What I can say for certain: We will absolutely be continuing with the Nuxeo products, we'll be continuing with the customers, we'll be continuing to add on to those customers, and we'll absolutely be continuing to grow and expand on the DAM product. We need to look under the hood at the content services piece, much like we did with Alfresco. We've maintained the product and we made it so all our REST API-based components and microservices can now be leveraged by an Alfresco user.

How does AI fit into all this?

McQuiston: One of the things that we're particularly excited about is Nuxeo Insight, an AI/machine learning product that will do a deep dive on content.

One of the use cases they shared with us was around a large clothing manufacturer that they work with, which is storing all of their digital photography in the Nuxeo DAM. Using Nuxeo, they are able to apply a significant amount of metadata to those images to where if they want a picture that contains a specific model, a specific piece of clothing, a specific asset in their library and location data they use the AI/ML engine to do all of that tagging, so that they can get really granular when they're surfacing content. We're extremely excited about looking at how that can play across our portfolio.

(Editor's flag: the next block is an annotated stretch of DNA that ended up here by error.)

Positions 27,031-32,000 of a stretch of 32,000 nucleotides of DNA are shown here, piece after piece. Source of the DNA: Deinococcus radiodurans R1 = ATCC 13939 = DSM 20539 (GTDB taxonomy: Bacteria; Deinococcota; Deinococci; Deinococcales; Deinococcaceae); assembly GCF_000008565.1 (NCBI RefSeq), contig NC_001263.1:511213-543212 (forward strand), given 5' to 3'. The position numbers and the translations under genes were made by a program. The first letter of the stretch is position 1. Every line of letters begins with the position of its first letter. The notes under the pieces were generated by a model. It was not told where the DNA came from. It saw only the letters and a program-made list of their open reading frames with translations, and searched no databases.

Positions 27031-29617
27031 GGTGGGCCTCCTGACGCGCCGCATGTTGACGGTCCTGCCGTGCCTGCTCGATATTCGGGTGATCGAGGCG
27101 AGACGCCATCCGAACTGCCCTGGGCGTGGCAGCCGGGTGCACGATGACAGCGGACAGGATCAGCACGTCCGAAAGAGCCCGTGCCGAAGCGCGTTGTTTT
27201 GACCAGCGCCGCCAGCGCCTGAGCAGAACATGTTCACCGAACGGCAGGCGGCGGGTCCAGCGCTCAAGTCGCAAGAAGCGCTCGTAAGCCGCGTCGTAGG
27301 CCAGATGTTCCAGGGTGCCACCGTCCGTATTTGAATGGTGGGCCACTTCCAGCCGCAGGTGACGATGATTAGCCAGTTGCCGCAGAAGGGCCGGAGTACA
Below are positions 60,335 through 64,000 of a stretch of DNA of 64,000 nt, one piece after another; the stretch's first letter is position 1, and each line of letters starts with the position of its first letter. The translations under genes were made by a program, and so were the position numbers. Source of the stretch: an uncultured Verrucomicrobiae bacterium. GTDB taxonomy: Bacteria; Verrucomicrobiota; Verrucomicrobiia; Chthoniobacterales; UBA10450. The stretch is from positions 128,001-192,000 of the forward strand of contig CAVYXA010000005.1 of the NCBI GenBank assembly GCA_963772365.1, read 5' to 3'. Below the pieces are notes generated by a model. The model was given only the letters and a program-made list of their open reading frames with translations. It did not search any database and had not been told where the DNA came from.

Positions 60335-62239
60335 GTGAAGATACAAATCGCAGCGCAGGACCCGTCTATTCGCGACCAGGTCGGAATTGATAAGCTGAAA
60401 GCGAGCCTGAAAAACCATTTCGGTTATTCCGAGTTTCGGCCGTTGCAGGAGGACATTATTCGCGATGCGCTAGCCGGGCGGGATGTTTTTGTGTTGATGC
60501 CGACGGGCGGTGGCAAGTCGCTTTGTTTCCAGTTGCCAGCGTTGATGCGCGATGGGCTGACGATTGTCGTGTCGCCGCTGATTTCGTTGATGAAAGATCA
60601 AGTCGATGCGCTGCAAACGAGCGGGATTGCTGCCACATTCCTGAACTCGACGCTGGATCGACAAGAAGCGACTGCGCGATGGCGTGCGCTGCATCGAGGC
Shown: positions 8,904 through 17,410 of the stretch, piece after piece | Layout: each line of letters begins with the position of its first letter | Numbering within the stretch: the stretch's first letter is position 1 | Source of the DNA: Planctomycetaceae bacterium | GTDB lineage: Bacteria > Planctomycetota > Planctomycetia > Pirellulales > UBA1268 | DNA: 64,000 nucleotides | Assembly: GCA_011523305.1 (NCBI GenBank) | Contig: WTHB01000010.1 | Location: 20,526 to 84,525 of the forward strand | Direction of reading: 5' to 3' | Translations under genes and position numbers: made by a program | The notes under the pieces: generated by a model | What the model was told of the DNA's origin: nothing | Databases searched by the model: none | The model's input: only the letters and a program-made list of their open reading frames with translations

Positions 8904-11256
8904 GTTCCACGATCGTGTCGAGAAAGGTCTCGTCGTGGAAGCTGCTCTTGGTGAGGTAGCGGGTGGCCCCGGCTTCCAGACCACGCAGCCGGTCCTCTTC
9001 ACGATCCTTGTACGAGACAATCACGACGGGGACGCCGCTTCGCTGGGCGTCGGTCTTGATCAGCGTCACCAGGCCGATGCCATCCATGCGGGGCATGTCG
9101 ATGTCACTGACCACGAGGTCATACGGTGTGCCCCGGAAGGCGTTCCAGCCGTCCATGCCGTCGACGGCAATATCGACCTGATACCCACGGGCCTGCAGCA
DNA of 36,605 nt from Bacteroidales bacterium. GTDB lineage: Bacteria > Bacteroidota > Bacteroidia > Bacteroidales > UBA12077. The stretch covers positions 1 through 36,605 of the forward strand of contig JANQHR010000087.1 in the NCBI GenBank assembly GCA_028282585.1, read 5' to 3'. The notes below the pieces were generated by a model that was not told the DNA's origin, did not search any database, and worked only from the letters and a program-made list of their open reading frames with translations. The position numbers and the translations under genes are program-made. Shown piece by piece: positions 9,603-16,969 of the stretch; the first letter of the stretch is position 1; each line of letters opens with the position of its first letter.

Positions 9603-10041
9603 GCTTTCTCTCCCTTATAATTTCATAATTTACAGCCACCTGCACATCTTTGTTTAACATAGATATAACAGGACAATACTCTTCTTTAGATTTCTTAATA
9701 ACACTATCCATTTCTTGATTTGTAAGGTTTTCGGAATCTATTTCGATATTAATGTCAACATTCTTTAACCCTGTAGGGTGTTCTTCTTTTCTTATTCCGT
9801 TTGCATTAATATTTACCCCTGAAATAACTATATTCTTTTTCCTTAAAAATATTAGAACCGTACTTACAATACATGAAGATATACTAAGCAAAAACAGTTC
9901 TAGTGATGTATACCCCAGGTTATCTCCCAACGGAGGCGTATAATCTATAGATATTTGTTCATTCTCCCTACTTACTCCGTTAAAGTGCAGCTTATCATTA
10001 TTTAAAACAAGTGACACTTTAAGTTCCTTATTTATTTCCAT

Will you look at using Nuxeo technology to enhance search across your content services products?

McQuiston: We really want to roll up our sleeves with this Nuxeo Insight product to see if it can help our customers who have such an incredible amount of content sitting in repositories. Many of those customers would love to be able to see more granularly into that content. We'll look at whether AI and ML can surface 'dark data' that's just sitting there.